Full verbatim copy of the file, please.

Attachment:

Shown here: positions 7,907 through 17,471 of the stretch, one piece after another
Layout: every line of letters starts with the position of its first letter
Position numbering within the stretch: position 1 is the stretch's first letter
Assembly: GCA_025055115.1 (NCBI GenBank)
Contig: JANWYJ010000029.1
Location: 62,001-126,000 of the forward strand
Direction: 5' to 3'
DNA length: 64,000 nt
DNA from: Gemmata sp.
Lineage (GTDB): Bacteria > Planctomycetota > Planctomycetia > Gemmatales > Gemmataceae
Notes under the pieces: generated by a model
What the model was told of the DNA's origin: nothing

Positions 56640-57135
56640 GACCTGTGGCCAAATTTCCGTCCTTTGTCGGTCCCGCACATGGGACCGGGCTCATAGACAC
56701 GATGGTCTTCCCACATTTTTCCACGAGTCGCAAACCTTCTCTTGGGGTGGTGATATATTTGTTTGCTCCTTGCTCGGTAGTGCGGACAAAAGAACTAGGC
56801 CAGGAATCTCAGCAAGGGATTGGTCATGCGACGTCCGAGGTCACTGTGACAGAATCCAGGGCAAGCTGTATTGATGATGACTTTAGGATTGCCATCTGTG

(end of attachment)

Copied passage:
Shown here: positions 7,907 through 17,471 of the stretch, one piece after another
Layout: every line of letters starts with the position of its first letter
Position numbering within the stretch: position 1 is the stretch's first letter
Assembly: GCA_025055115.1 (NCBI GenBank)
Contig: JANWYJ010000029.1
Location: 62,001-126,000 of the forward strand
Direction: 5' to 3'
DNA length: 64,000 nt
DNA from: Gemmata sp.
Lineage (GTDB): Bacteria > Planctomycetota > Planctomycetia > Gemmatales > Gemmataceae
Notes under the pieces: generated by a model
What the model was told of the DNA's origin: nothing

Positions 56640-57135
56640 GACCTGTGGCCAAATTTCCGTCCTTTGTCGGTCCCGCACATGGGACCGGGCTCATAGACAC
56701 GATGGTCTTCCCACATTTTTCCACGAGTCGCAAACCTTCTCTTGGGGTGGTGATATATTTGTTTGCTCCTTGCTCGGTAGTGCGGACAAAAGAACTAGGC
56801 CAGGAATCTCAGCAAGGGATTGGTCATGCGACGTCCGAGGTCACTGTGACAGAATCCAGGGCAAGCTGTATTGATGATGACTTTAGGATTGCCATCTGTG